It seems we can often run into roadblocks when dealing with government bureaucracies.  At my last visit with Dr. Scholz, I recounted some personal difficulties I faced recently and how I was able to resolve them.  He asked me to share my story as he thought it might be helpful for other men who face troubles in their interactions with the VA.  

On August 28, 2017, while undergoing diagnostic needle penetrations in my lower back, one of the needles struck a nerve, causing extreme pain in my right hip and radiating down my right leg to my foot. Until that time, I thought the pain I suffered from severe spinal stenosis was bad, but by comparison, the nerve pain made the spinal stenosis seem like near nothing. The doctor told me to tell the scheduling clerk that he wanted to see me in one week. When told, the clerk said the earliest I could be scheduled was in about two months and that I would be notified – WOW!!! 

Well, I did what most old veterans do, I waited in agony. After a month of waiting, with no contact from the VA, I decided to author a letter to the Los Angeles VA System Director and the Chief of Medical Staff. I hand carried the letters to their offices and again, no contact. In great pain and becoming very unhappy (polite term for pissed off), I thought of who I could contact to generate a response. I was in pain and needed help. I then called upon my memory when, as a young lawyer, I used to write letters for clients that needed help from government bureaucracies. I thought, who does the VA fear most at a time when it’s receiving bad press – ah, yes, the political arm of government.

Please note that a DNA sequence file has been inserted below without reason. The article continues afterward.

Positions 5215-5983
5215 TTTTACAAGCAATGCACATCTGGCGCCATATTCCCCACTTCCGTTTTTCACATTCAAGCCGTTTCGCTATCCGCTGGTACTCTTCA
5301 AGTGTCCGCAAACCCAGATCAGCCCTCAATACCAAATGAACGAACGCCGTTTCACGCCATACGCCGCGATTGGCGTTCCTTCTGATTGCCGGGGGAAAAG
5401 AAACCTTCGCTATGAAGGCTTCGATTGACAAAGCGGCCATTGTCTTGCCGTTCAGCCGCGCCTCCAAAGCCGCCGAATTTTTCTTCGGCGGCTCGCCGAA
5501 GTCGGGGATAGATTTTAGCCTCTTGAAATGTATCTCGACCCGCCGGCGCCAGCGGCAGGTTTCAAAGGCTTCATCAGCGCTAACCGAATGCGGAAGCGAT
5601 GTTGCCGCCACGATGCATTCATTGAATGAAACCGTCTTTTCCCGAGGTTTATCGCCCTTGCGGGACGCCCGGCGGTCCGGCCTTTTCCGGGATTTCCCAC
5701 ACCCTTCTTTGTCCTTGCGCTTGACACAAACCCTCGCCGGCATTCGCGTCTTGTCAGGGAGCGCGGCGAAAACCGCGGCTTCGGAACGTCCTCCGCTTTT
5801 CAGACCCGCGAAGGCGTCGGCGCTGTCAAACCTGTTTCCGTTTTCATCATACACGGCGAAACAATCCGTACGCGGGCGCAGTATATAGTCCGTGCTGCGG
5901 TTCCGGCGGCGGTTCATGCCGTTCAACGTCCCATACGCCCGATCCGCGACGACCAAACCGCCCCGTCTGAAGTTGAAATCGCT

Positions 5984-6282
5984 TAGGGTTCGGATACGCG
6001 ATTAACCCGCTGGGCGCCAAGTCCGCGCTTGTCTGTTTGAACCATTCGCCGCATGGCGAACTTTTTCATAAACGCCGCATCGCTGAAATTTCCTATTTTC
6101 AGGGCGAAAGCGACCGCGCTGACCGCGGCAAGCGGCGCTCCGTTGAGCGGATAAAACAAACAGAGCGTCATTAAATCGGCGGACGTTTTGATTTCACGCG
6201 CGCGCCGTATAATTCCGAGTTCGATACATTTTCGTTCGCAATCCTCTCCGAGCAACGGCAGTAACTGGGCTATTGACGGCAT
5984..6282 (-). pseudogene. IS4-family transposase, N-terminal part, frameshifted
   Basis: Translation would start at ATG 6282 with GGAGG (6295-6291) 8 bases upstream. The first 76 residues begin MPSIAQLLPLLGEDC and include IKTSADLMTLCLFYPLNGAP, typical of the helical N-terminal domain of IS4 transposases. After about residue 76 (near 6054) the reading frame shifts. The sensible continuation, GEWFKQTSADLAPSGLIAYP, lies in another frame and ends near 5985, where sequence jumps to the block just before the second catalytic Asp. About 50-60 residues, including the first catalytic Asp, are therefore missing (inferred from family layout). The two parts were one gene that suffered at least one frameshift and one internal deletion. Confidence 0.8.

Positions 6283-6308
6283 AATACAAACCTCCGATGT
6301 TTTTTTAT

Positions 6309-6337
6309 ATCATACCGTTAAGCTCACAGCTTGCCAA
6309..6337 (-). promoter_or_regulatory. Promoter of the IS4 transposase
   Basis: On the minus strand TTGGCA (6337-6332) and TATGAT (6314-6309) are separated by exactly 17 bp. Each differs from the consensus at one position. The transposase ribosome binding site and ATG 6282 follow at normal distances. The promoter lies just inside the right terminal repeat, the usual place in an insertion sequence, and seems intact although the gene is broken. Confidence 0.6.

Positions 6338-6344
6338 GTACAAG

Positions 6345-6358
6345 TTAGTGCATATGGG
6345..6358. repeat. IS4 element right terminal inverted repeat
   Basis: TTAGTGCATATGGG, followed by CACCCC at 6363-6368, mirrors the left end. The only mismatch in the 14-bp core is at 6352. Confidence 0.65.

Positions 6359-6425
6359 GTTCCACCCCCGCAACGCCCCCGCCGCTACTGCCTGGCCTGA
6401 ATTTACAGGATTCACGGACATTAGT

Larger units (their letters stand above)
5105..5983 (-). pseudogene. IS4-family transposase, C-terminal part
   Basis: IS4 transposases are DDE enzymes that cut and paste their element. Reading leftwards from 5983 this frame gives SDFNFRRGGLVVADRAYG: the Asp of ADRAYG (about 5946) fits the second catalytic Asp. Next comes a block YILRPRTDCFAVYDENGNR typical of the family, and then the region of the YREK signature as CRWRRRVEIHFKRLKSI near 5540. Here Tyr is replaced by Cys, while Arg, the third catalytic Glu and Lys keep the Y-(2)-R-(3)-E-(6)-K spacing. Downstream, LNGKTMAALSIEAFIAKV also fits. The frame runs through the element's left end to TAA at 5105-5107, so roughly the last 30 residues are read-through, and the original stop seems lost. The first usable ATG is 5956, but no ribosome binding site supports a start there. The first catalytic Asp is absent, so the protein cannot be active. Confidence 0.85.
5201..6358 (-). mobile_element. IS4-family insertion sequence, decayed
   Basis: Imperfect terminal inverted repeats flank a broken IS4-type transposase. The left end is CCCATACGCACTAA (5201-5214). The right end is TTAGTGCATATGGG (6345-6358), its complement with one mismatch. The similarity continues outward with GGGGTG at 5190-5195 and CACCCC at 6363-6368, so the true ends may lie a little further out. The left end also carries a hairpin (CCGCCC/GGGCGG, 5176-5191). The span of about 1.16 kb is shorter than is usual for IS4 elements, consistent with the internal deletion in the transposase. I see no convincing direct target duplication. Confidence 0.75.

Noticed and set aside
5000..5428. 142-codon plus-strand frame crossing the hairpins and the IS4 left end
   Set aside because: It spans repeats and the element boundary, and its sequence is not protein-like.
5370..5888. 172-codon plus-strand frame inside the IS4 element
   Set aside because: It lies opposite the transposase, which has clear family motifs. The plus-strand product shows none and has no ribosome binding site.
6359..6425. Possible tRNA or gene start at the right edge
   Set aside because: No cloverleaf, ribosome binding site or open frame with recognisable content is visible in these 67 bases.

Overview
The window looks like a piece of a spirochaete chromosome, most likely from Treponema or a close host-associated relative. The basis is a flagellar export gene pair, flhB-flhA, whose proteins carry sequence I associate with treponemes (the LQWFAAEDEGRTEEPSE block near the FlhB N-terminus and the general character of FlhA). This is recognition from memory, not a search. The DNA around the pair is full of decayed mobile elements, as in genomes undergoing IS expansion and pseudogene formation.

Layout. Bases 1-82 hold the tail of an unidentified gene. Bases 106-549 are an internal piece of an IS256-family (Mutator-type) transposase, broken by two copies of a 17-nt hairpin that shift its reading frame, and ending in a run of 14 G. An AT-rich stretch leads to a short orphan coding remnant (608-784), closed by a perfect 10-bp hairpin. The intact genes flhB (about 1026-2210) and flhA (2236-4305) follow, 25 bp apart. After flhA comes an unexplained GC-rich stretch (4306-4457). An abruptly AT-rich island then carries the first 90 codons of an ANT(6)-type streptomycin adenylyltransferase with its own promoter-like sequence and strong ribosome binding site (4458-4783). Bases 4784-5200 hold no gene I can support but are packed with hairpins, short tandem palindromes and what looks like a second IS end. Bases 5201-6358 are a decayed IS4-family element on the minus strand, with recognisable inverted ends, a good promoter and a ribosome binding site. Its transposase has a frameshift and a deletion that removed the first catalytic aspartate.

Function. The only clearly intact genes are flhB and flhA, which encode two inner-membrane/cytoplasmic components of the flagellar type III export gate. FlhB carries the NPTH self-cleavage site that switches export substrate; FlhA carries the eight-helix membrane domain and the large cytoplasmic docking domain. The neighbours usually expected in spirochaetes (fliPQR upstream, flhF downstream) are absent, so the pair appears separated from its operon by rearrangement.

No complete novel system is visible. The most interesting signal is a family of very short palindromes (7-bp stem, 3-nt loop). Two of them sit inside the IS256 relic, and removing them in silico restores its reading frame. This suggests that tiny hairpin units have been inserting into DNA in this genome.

So, I authored a letter to Senator Diane Feinstein with copies to the Secretary of Veterans Affairs, and copies to the VA System Director and the Chief of Medical Staff. Again, I hand delivered the copies to the secretary of the System Director and the Chief of Medical Staff. I also told their secretary that she might inform her bosses that my letter could generate newsworthy information if I also delivered copies to the Los Angeles Times. 

By the time I got home and was pouring a glass of fine wine for myself, I received a call from the Chief of Pain Medicine at the West Los Angeles VA, asking me if I could come to his office right away. Well, within four days the medication prescribed had eliminated the radiating pain and I was back to suffering pain from severe spinal stenosis – what a relief. 

Robert N. Cleaves 

Happy patient of Mark Scholz, MD, Director of PCRI